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Johnny Fallon: Standing by Trap's old reliables is all very well .. but look where blind loyalty got Fianna Fail


Ireland manager Giovanni Trapattoni

Ireland manager Giovanni Trapattoni

Ireland manager Giovanni Trapattoni

I WATCHED Ireland’s exit from the European Championships in subdued silence last night. Mrs Fallon and the kids had long since lost interest in this particular journey. It was a sad end. I had no doubt, however, that a brave face was going to be put on things. The reality was different. The Irish team were again second best, they were lucky this Italian team lacks flair but employed the old Italian strategy of defending a one goal lead.

When Italy did decide to push on a little towards the end as Ireland were reduced to 10 men and Balotelli came on, a second goal was inevitable. Nine goals conceded make Ireland one of the weakest teams to take part in such finals.

The fans would of course sing. The fans should be proud of that; they were a credit to their country. Sadly, I could not help but feel that there was still something wrong. Money flowed into the FAI from 1988 onwards, anyone born then should have had better opportunity than ever before in football and training. They should now be in their footballing prime, yet we seem content to put all recent results down to just having our weakest ever squad of players. The fact that in those 24 years we still haven’t managed a proper nationwide schools soccer competition at primary and secondary level in the manner the GAA does should be a critical concern,

In life, in politics, in business and in sport, there is nothing wrong with failure. Irish fans showed that success and failure can be greeted the same and that is commendable in many ways. It should not be the end of the matter however. Fans are entitled to sing and cheer and should be proud to do so. The problem arises when that singing or cheering is taken as an endorsement. In all areas of life you learn from your failures. You learn because you ask questions, you learn because you criticise and you learn because failure is not a nice feeling and it's not something you want to repeat.

There is a danger, however, that you can become so used to failure that it doesn’t bother you anymore. That is not a good sign. You can hold your head high but failure should still bother you. If losing an election doesn’t bother you then you will never actually get elected. If losing a football match really doesn’t matter then you better get used to losing. There were other weak teams in this tournament that acquitted themselves well. Spain had tough games in their qualifying group. Ireland capitulated utterly on the pitch, particularly against Croatia. Spain may be a mesmerising side but that can never be an excuse to absolve all errors on their opponent’s part.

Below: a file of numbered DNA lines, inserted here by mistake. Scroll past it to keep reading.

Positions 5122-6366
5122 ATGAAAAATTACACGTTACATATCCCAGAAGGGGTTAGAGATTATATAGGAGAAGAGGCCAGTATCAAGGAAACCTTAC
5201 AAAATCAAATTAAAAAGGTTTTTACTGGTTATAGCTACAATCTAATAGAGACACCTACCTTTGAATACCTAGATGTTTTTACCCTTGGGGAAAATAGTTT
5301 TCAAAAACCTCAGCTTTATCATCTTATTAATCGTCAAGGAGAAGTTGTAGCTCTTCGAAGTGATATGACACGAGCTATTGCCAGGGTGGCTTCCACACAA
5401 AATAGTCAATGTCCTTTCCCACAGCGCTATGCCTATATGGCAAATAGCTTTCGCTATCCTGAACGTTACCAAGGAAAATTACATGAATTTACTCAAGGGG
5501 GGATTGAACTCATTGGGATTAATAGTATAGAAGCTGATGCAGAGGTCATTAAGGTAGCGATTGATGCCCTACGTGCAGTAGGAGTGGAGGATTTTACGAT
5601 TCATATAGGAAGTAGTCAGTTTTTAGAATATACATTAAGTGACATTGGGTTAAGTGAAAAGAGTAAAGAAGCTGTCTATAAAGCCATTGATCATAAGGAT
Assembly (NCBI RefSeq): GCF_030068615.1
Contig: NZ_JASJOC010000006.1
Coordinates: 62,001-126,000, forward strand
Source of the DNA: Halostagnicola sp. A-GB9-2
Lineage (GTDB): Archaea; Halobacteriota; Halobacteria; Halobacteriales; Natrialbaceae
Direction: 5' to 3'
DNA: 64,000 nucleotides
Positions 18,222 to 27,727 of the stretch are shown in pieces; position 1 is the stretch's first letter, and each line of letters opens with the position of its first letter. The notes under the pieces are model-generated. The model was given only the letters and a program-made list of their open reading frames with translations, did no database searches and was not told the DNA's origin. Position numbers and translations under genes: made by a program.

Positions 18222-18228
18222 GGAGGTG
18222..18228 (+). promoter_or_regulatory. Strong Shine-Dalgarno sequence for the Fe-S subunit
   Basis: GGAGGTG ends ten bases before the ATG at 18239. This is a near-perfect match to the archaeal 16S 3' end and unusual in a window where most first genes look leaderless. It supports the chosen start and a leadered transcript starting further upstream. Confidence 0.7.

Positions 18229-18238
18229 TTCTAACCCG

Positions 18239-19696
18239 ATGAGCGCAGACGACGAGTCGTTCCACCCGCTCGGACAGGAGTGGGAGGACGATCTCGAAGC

The Irish management displayed questionable tactics, selections and substitutions. It is only fair that these questions be asked. There is somehow a suggestion developing that if a fan doesn’t sing, if they are down about defeat, if the performances did upset them, then they are somehow less of a fan than those who will cheer and sing regardless. This is simply not true. Irish fans deserved more than they got in terms of effort and play from this Irish side. The gulf in class particularly with Croatia did not merit the final result, nine goals conceded in three games is abysmal for even a very weak side. They were not wonder goals either.

It does point to something greater we need to address. What is our view of failure? There should be no shame in it, that’s true, but are we really afraid to show that we expect more than failure? Are we afraid to demand it? Are we afraid to admit mistakes and try to remedy them?

Time will tell on this front. I suspect however, that when the dust settles, the fans will need to ask some tough questions. When the praise for the fans dies down and the trophies are handed out for the football, then, perhaps, we will start to have a very necessary debate about whether the performance was good enough.

Loyalty can be misplaced and it can also be interpreted wrongly. Fianna Fail displayed huge loyalty to its leaders, even in the depths of a crisis where everyone could see the leadership was failing; loyalty bound many in the party to keep singing. The current government has had failures too, yet its supporters are tempted to keep singing rather than try to say things must change. Most importantly it is the people or the fans that set the tone. I am glad Irish fans did not boo their team or shout abuse, but I also have no doubt that if they had the future of FAI top brass and of the current management would be under a much greater spotlight. Fans need to ensure that that spotlight is still shone by underlining that the singing was a mark of support to the country, not to what they saw on the pitch.

Mistakes are often made and not every mistake deserves harsh punishment. However, mistakes must also be faced and explained, not dismissed. People should be grateful for a second chance rather than presuming it should always be afforded. If we ever want to succeed then failure should bother us.

Johnny Fallon is a political consultant